Boise State’s Honors College program provides an enhanced academic experience individualized for each student

desk placard at the boise state honors college
Taya Thornton | The Arbiter

Boise State’s Honors College is an experience that is by no means restricted to academics, focusing on the individual path of each student to provide life changing opportunities to assist students in life, way beyond graduation.

Associate Director Emily Jones has worked with the Honors College for eight years, managing many aspects of the honors program including recruitment, incoming applications and coordinating the Honors 390 courses.

Jones shared that the Honors program is created to enhance a student’s overall academic experience, providing Honors students with unique education opportunities regardless of their area of study. 

“We exist to augment and enhance anybody’s academic programming on campus. So we’ve had students from every major at Boise State be a part of the Honors College,” Jones said. “We don’t change what it is that they’re doing within their own degree plans. We’re just enhancing that by providing some additional coursework or some additional academic options.”

The Honors program is flexible and specific to each student and their career path, allowing students to fulfill Honors credits through courses they are already required to take for their specific degrees.

“I think one of the things I love most about our program is that inherent flexibility is the understanding that every student is different and every student needs something very different to enhance their experience of Boise State,” Jones said.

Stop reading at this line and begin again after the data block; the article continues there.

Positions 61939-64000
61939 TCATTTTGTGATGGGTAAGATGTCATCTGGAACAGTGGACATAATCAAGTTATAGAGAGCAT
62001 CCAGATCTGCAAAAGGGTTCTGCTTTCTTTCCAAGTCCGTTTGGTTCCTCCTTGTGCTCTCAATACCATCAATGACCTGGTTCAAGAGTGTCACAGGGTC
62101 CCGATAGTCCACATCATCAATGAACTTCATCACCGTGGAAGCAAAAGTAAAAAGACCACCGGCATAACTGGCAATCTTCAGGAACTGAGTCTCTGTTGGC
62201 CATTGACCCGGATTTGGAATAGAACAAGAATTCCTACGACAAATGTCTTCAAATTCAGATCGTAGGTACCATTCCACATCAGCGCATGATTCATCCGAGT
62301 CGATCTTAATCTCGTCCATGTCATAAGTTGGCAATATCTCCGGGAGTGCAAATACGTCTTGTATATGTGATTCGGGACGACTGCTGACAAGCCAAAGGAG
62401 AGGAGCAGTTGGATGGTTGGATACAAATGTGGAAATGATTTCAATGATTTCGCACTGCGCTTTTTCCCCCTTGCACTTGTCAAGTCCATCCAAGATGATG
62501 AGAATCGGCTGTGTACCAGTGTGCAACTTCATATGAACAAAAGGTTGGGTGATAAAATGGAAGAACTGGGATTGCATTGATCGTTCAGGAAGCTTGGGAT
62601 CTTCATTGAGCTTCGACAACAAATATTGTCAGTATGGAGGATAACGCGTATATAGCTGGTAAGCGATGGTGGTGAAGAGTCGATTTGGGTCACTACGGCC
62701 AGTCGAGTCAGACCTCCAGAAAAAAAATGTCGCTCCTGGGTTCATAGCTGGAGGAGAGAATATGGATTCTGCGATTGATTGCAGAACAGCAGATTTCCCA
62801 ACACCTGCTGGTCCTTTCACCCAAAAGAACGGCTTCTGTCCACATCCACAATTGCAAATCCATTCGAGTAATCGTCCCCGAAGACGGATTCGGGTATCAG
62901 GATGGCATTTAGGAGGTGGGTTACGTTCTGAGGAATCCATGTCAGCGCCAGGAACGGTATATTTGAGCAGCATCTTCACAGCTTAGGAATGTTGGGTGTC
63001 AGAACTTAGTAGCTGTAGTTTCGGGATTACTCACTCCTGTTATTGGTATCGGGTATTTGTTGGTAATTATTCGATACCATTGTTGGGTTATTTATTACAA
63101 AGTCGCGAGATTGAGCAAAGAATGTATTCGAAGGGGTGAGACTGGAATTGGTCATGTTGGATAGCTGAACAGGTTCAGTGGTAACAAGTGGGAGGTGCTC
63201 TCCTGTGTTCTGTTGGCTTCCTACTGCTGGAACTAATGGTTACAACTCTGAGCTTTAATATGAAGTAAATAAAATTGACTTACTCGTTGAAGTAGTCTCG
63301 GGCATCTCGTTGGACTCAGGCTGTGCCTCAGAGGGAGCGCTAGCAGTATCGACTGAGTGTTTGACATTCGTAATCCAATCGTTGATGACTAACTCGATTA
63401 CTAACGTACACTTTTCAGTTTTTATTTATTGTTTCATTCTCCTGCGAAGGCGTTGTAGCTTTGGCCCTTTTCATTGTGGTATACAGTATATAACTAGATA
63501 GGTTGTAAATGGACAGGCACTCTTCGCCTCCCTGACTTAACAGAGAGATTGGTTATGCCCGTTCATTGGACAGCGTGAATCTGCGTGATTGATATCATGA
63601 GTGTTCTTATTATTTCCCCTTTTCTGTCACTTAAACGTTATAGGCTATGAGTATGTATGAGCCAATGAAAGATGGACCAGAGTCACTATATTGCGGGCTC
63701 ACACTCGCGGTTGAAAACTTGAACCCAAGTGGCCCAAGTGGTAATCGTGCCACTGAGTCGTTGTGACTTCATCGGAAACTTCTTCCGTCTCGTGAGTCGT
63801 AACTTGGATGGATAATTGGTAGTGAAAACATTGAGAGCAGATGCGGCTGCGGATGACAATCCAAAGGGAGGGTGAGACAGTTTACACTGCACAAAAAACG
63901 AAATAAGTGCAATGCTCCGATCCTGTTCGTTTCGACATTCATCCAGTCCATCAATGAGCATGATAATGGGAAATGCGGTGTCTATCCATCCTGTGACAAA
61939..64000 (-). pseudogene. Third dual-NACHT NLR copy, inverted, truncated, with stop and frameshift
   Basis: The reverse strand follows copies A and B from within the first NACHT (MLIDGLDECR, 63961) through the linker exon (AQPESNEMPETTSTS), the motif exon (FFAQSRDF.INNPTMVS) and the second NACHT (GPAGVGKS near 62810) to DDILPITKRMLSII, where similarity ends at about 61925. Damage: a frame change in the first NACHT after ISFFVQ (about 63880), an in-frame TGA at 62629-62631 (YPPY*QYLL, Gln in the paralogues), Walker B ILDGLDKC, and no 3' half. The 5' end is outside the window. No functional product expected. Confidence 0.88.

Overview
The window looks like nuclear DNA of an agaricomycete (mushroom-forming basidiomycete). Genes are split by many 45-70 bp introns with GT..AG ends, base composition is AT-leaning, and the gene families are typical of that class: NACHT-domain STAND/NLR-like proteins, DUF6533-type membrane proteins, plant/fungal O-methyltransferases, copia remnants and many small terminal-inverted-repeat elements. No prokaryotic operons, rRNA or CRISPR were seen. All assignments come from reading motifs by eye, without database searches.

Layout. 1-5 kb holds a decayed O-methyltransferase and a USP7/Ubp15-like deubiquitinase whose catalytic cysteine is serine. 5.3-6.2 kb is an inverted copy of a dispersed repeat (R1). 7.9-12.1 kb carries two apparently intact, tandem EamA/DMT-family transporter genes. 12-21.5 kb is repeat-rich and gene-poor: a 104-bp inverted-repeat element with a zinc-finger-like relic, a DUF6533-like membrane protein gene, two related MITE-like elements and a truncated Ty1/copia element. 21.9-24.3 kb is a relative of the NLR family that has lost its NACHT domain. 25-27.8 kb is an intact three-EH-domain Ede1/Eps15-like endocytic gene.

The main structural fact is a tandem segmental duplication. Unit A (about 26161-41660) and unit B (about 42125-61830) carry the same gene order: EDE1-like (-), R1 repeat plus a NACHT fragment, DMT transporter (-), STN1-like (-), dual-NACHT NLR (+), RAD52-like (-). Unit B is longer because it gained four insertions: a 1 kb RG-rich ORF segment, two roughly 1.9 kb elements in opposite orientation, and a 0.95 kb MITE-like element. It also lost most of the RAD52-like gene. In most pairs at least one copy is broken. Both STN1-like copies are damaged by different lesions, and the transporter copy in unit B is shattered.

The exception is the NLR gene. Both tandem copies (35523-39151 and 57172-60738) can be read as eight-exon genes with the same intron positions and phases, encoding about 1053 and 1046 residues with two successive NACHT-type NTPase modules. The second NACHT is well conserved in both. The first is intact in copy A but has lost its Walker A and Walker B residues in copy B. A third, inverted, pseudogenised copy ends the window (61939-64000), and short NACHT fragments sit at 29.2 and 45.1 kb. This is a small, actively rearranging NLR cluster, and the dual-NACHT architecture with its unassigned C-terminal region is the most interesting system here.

The Honors program also includes a small set of required courses all honors students are expected to take.

“It’s a way for them to get out of there, maybe get out of their academic comfort zone … So we’re not adding lots of extra credits, it ends up just rolling into their elective credits,” Jones said. “It’s a really fun way to do something a little bit differently academically.”

Jones shared that these required courses each have a different goal, many which provide helpful knowledge for life post graduation.  

“So we had a number of our alumni years ago come back and say, what I really wish I would have had, at the end of my college experience was this. And a lot of them were talking about experiences that they’re (current Honors students) now getting an Honors 390,” Jones said. “So Honors 390 essentially is the way that we support our students to be thinking about what’s next, and then to be very practically working toward applications for what’s next after graduation.”

desk placard at the boise state honors college
[A shelf in the Boise State Honors College displays House Cup awards.]
Taya Thornton | The Arbiter

Claire Oberg, a recent Boise State alumni, studied through the Honors College all four years and dual majored in elementary education and special education with a minor in American Sign Language. She currently teaches in Anchorage, Alaska, as an elementary extended resource special education teacher.

Oberg praised the high level of flexibility offered in the Honors program and the small class sizes that came with these different opportunities, providing the chance to dive into more content and have more in-depth conversations with classmates.